An international team of astronomers reports the detection of a new, hot-dust-obscured galaxy (DOG). The galaxy, which received designation WISE J190445.04+485308.9, was found at a relatively low redshift of 0.415, which makes it the first confirmed low-redshift hot DOG. The discovery was presented in a paper published May 23 on the arXiv preprint server.
Quasars are galaxies with extremely energetic active galactic nuclei (AGNs). Hot DOGs are a rare type of hyper-luminous obscured quasars identified with Wide-field Infrared Survey Explorer (WISE), specifically classified for being detected via their dust emission. Compared to typical dust-obscured galaxies, hot DOGs are significantly redder in WISE passbands due to their hotter dust emission heated by the AGN and have much higher bolometric luminosities.
Recently, a group of astronomers led by Guodong Li of University of Chinese Academy of Sciences in Beijing, China, has detected another quasar of this rare type. By analyzing the data from WISE and various ground-based telescopes, they found a new hyper-luminous, highly-obscured AGN and designated it WISE J190445.04+485308.9 (or W1904+4853 for short).
“Its well-sampled spectral energy distribution (SED) is dominated by infrared dust emission, though broad emission lines are detected in the optical spectra. These features suggest that W1904+4853 contains an actively accreting supermassive black hole hidden in its dusty cocoon, resembling the observed properties of hot Dust-Obscured Galaxies (hot DOGs), a population previously only identified at z > 1.0,” the researchers explained.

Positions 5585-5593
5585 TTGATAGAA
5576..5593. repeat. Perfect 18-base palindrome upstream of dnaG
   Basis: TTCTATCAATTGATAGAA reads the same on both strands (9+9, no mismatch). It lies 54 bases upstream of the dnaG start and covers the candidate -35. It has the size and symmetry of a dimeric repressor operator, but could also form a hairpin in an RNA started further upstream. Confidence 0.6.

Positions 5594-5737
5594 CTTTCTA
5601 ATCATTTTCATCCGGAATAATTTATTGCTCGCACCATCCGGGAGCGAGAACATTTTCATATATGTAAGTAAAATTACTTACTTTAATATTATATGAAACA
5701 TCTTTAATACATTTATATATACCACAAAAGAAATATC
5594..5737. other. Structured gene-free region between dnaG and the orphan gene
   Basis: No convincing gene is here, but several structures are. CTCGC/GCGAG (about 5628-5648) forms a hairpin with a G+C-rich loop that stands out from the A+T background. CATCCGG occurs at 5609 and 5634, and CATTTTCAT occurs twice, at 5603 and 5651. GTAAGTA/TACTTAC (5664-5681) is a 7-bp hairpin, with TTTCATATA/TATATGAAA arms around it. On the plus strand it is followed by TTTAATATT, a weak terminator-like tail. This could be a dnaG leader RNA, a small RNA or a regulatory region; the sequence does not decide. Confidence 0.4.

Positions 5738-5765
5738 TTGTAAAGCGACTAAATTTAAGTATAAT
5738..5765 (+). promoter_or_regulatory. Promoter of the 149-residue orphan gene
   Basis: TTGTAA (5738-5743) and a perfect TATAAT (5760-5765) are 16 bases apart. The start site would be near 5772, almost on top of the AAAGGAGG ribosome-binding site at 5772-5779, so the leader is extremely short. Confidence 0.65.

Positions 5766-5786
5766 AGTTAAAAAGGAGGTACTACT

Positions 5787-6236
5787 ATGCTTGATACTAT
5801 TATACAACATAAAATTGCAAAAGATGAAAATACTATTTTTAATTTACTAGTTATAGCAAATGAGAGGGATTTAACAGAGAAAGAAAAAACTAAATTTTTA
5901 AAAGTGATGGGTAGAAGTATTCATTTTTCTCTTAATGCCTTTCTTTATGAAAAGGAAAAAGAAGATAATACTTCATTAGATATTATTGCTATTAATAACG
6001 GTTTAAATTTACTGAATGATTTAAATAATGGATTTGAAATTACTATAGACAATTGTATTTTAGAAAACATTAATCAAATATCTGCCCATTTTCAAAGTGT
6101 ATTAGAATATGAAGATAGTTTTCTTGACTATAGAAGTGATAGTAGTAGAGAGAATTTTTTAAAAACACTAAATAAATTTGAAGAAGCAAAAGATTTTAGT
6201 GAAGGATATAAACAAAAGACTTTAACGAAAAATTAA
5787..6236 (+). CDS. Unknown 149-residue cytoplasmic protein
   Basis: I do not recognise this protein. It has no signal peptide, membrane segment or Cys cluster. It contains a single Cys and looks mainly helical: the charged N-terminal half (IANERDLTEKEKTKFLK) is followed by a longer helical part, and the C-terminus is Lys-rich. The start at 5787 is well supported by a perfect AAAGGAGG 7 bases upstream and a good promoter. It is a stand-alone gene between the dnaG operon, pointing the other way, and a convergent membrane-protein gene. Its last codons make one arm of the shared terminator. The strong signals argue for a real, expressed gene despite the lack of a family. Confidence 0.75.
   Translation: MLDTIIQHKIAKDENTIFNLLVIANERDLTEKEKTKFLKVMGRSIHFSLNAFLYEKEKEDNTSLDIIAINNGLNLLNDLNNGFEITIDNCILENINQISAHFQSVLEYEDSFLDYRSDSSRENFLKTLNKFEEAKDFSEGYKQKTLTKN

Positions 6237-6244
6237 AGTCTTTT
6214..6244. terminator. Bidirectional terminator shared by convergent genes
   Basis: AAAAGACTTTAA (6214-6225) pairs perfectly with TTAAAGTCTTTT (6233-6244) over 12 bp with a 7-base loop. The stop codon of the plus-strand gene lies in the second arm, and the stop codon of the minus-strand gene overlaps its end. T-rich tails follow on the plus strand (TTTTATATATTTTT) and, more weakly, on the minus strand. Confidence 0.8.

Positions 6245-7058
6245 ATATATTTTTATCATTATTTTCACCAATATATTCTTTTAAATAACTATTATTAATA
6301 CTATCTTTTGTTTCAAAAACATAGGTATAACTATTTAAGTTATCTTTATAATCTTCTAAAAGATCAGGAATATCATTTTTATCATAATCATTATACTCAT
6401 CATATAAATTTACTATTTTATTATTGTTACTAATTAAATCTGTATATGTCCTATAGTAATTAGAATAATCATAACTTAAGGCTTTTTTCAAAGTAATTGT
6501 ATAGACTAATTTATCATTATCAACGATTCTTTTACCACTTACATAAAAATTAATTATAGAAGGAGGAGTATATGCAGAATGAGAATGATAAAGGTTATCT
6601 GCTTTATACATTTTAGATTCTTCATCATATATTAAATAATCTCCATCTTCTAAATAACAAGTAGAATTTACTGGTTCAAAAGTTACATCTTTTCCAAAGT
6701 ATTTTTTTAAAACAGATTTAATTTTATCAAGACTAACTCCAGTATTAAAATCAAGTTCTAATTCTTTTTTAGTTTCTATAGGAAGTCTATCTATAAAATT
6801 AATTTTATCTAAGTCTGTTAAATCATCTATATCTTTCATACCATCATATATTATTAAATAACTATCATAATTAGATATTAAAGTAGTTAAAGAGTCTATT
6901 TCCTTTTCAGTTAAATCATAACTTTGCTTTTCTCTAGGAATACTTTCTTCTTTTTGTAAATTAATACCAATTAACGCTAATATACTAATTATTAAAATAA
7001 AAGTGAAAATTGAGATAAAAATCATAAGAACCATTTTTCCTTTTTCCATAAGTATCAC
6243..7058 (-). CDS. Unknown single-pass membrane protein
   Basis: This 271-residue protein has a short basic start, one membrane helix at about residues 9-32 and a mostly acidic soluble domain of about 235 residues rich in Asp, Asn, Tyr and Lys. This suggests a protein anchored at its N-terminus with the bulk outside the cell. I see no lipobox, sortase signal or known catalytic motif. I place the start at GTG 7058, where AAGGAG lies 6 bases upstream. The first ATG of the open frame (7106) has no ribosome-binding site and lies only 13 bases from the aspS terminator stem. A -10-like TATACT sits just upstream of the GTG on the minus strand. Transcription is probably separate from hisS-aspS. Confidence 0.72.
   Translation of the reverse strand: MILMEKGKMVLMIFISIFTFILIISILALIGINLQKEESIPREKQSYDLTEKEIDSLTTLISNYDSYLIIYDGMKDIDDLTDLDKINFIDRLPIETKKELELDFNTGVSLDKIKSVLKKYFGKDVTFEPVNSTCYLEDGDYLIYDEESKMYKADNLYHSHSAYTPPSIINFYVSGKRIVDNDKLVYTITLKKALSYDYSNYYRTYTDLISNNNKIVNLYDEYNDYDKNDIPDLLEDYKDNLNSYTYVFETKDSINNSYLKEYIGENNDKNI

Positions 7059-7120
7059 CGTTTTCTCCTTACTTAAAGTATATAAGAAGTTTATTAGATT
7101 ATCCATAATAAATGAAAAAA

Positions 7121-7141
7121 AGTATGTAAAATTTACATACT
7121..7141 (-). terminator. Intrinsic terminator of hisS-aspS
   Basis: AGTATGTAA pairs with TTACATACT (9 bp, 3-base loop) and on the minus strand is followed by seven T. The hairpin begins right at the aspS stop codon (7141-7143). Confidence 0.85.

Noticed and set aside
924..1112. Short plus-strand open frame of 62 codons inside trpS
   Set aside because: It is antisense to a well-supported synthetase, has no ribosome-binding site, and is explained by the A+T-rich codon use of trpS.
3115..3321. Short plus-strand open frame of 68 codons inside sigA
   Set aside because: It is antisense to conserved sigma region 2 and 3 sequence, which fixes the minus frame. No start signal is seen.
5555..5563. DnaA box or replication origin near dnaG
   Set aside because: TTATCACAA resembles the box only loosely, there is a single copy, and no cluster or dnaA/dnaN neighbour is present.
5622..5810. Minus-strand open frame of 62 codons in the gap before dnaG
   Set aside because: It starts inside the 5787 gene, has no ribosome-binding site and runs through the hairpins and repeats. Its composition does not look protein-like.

According to the study, W1904+4853 has a stellar mass of about 30 billion solar masses and its bolometric luminosity is 11 trillion solar luminosities. The supermassive black hole (SMBH) of W1904+4853 is assumed to be accreting at close to the Eddington limit.
The astronomers found that the Infrared dust emission contributes to approximately 99% of the bolometric luminosity of W1904+4853, dominating the total energy output of this galaxy. The total dust mass was calculated to be some 50 million solar masses, while the dust temperature was estimated to reach 539 K. The researchers assume that in the case of W1904+4853, the dust close to the AGN is heated by the accreting SMBH to higher temperatures than of other infrared-luminous galaxies.
By analyzing the spectral energy distribution (SED) of W1904+4853, the authors of the study found that the galaxy is surprisingly dominated by the young stellar population, with a star formation rate at a level of 45 solar masses per year. This star formation appears to contribute to only 8%t of the far-infrared luminosity, further supporting the scenario in which the infrared dust emission is powered by the AGN.
The research also found ionized gas outflows from the central obscured AGN of W1904+4853. It turned out that the outflow mass is an order of magnitude less than the ongoing star formation rate of the host galaxy, which, according to the researchers, suggests that the outflow power has not been fully launched yet to drive the star-forming material out of the system.
“Although blueshifted and asymmetric [O III] emission provides evidence of an outflow, we estimate it to be an order of magnitude smaller than the star formation rate, indicating that the current obscured AGN activity at the center has not yet produced significant feedback on the host galaxy star formation activity,” the astronomers concluded.
Guodong Li et al, Discovery of a Low-Redshift Hot Dust-Obscured Galaxy, arXiv (2023). DOI: 10.48550/arxiv.2305.13739
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New hot DOG in the sky: Astronomers discover a hot-dust-obscured galaxy (2023, June 1)
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